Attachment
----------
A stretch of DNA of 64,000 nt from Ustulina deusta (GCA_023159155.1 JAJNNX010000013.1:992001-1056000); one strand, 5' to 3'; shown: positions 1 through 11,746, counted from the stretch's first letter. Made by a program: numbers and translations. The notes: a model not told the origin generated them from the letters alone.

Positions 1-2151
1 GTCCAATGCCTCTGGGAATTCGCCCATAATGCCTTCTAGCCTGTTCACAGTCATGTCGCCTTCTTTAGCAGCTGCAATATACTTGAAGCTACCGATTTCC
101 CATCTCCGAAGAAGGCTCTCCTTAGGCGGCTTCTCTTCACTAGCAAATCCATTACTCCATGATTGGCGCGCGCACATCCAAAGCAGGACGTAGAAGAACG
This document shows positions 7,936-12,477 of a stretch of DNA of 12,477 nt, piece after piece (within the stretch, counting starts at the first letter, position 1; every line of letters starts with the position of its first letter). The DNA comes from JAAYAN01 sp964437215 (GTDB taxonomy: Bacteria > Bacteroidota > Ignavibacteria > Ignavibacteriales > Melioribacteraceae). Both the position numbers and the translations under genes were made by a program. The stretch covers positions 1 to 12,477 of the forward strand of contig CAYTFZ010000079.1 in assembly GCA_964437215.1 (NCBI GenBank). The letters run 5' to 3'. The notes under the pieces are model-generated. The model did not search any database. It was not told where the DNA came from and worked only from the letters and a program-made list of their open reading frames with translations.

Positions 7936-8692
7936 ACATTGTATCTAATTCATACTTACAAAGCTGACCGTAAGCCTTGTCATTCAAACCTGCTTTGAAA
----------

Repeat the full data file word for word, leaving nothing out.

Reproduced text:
A stretch of DNA of 64,000 nt from Ustulina deusta (GCA_023159155.1 JAJNNX010000013.1:992001-1056000); one strand, 5' to 3'; shown: positions 1 through 11,746, counted from the stretch's first letter. Made by a program: numbers and translations. The notes: a model not told the origin generated them from the letters alone.

Positions 1-2151
1 GTCCAATGCCTCTGGGAATTCGCCCATAATGCCTTCTAGCCTGTTCACAGTCATGTCGCCTTCTTTAGCAGCTGCAATATACTTGAAGCTACCGATTTCC
101 CATCTCCGAAGAAGGCTCTCCTTAGGCGGCTTCTCTTCACTAGCAAATCCATTACTCCATGATTGGCGCGCGCACATCCAAAGCAGGACGTAGAAGAACG
This document shows positions 7,936-12,477 of a stretch of DNA of 12,477 nt, piece after piece (within the stretch, counting starts at the first letter, position 1; every line of letters starts with the position of its first letter). The DNA comes from JAAYAN01 sp964437215 (GTDB taxonomy: Bacteria > Bacteroidota > Ignavibacteria > Ignavibacteriales > Melioribacteraceae). Both the position numbers and the translations under genes were made by a program. The stretch covers positions 1 to 12,477 of the forward strand of contig CAYTFZ010000079.1 in assembly GCA_964437215.1 (NCBI GenBank). The letters run 5' to 3'. The notes under the pieces are model-generated. The model did not search any database. It was not told where the DNA came from and worked only from the letters and a program-made list of their open reading frames with translations.

Positions 7936-8692
7936 ACATTGTATCTAATTCATACTTACAAAGCTGACCGTAAGCCTTGTCATTCAAACCTGCTTTGAAA